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Have you ever wondered about minerals; what they are and how they help? You're not alone! Many of us understand vitamins, but don't know much about minerals, but hopefully we'll be able to help you out with your understanding of minerals.

What are Minerals?

Minerals are nutrients we find in food that perform vital functions in our body. Most of our mineral intake comes from a balanced diet although it’s also possible to get some through supplements.

Common minerals include:

  • Calcium
  • Iron
  • Magnesium
  • Sodium
  • Zinc


There’s about 700g of phosphorus in our bodies, which is mostly held in our bones although about 20% of the total goes into forming our cell membranes and DNA. It can be found in fish, pulses and eggs.


Our bodies have roughly 120g of sulphur and it’s an important substance for proper cell functioning, as well as finding use in cartilage. It can be found in meat, garlic and onions.


Our bodies contain a small amount of iron at only 4g, and most of it is used in the production of red blood cells. Good foods for iron include spinach, fish and meat.


We have about 100g of sodium in our bodies and most can be found in the blood, helping to keep the pH balance. It can be found in salt, cheese and processed meat.


Our bodies carry as little as 3g of zinc and it can be found in the prostate gland in men and the skeleton in both sexes, although it’s also important for the immune system. Zinc naturally occurs in protein foods such as seafood, eggs and lean meat.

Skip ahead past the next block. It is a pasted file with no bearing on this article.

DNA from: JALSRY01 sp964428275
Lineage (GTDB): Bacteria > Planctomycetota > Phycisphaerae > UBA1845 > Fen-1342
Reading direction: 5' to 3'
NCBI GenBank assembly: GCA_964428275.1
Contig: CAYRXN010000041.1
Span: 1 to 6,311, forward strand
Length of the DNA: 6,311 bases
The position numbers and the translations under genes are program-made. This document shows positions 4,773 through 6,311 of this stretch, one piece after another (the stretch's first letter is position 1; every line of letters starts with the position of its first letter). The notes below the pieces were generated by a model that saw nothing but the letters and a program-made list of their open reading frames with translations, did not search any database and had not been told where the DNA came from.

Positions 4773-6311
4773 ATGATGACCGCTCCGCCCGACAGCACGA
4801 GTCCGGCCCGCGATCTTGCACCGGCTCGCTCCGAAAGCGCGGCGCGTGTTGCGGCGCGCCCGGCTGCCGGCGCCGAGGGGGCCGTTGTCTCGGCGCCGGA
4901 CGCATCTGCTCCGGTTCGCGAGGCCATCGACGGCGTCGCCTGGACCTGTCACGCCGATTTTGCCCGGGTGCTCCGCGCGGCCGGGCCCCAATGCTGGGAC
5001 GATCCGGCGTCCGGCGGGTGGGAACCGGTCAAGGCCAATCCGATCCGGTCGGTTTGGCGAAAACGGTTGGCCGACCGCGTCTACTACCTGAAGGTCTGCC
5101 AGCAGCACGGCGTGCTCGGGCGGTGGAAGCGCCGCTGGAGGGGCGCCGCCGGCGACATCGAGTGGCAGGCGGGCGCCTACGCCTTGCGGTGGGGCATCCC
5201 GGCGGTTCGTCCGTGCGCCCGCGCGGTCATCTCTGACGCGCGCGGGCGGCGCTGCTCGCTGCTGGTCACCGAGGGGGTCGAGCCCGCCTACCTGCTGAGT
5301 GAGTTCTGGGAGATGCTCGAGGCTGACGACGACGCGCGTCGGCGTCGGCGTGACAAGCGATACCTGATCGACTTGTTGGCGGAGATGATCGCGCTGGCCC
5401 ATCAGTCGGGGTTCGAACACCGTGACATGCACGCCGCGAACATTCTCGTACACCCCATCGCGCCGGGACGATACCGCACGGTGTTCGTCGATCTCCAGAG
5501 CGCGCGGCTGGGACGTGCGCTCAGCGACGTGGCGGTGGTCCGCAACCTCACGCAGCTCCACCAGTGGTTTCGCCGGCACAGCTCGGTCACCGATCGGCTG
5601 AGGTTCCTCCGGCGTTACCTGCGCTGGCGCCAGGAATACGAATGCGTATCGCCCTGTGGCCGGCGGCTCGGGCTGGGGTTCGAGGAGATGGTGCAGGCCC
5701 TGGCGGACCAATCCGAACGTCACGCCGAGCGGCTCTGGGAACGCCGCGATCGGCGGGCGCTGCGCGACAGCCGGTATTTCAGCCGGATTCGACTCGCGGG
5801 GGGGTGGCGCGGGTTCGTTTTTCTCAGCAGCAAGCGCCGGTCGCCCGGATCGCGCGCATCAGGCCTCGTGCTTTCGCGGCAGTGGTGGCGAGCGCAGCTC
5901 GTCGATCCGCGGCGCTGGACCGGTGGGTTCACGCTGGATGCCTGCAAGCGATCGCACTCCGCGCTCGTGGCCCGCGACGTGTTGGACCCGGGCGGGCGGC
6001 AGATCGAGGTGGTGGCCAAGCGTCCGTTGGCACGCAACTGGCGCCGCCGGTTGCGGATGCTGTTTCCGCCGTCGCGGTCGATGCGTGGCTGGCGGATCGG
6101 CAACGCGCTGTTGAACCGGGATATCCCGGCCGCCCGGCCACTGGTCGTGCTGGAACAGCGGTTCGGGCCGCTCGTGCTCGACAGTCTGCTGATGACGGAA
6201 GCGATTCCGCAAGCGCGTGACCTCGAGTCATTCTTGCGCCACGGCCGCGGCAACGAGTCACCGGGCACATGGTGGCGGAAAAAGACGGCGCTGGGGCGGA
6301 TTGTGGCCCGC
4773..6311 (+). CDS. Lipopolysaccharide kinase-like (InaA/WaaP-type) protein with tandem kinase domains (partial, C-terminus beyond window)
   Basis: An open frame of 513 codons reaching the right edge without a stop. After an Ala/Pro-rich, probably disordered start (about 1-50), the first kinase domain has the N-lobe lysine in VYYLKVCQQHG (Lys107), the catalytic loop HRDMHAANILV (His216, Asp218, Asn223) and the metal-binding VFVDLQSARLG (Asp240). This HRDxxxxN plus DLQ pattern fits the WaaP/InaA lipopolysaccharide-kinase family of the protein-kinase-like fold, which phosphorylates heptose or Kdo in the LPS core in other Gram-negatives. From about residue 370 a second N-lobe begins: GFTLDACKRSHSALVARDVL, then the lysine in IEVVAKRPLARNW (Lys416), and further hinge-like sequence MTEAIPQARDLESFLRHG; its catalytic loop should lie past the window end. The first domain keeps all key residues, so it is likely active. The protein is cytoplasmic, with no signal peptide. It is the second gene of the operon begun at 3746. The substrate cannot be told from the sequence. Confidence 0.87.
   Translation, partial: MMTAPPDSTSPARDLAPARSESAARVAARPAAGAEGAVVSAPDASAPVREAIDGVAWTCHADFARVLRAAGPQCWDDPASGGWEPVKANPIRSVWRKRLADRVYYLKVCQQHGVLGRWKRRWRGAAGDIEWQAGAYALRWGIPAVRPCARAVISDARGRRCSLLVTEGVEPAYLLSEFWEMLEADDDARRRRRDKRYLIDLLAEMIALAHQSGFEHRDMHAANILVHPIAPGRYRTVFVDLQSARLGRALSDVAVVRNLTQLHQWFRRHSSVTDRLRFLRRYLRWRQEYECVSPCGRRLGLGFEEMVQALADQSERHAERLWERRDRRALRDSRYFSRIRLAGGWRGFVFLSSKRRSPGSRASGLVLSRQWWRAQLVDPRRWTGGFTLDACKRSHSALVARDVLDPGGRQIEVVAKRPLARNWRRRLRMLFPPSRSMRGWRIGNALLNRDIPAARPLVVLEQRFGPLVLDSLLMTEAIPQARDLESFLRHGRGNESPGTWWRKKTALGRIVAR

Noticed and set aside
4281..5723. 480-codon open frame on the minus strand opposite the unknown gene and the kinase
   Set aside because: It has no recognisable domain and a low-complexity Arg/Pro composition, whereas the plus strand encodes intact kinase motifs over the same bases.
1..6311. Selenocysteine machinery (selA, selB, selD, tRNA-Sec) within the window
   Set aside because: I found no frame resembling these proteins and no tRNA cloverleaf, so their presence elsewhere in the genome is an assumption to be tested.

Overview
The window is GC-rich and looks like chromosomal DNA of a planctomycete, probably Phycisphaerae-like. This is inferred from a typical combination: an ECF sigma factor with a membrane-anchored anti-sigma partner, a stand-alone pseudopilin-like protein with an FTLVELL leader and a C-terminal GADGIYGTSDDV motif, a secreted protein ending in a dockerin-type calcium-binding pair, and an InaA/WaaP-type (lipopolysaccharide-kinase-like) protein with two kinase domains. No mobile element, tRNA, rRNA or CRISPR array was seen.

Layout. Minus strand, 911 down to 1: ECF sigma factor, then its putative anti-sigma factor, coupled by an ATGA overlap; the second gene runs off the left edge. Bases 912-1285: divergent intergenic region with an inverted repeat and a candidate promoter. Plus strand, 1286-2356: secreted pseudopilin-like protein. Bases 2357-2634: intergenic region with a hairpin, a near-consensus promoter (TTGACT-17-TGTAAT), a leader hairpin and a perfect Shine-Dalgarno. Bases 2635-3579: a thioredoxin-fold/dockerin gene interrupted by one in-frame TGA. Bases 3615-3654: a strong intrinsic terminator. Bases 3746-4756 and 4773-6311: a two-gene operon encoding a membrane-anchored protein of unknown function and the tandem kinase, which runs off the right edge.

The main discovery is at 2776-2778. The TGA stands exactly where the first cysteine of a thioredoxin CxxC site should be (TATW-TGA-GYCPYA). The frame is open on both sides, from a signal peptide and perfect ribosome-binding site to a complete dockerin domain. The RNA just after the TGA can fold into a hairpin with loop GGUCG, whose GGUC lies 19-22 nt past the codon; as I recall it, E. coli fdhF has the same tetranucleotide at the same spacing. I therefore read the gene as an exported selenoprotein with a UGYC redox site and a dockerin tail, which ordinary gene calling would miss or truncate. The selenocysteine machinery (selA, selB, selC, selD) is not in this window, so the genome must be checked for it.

We have roughly 25g of magnesium in our bodies and that can be found mostly in the bones, with the rest involved in muscle control. You can find magnesium in cereals, nuts and leafy vegetables.


As much as 250g of potassium can be found in our bodies and it works with magnesium to aid muscle contraction. Its function is vital for the heart so an unbalance can lead to an irregular heartbeat. It’s available in spinach, oranges and bananas.


Our bodies contain around 20mg of iodine. Most of this can be found in the thyroid gland where it’s used in the production of the hormone thyroxine, which plays a role in regulating the metabolic rate. Iodine can be found in algae, veg, drinking water and saltwater fish.


We have just over 100g of chlorine in our body and it’s used in the manufacture of bodily fluids such as stomach acid. It can be found in milk, meat and eggs.


Our bodies contain over a kg of calcium which can almost all be found in bones. The strength in our bones comes from a combination of calcium and phosphorous. Calcium can be found in many foods and Vitamin D is also useful to help us absorb it.


We have as little as 20mg of fluorine in our body, which we mostly get from products that contain fluoride. Its main use is in tooth enamel and it can be found in cereals, grapes and potatoes.

What Happens if You Don’t Get Enough Minerals?

If you don’t get enough minerals it’s called a mineral deficiency, and this can lead to a number of different health problems, including nutrient imbalances, weak bones, fatigue, muscle weakness, anaemia, cramps, cognitive issues, increased risk off chronic diseases, and a compromised immune system.

If you want to find out more about having a balanced diet and getting the right minerals, speak to our personal training team or sign up for some 1-2-1 sessions and they will work out a diet plan for you.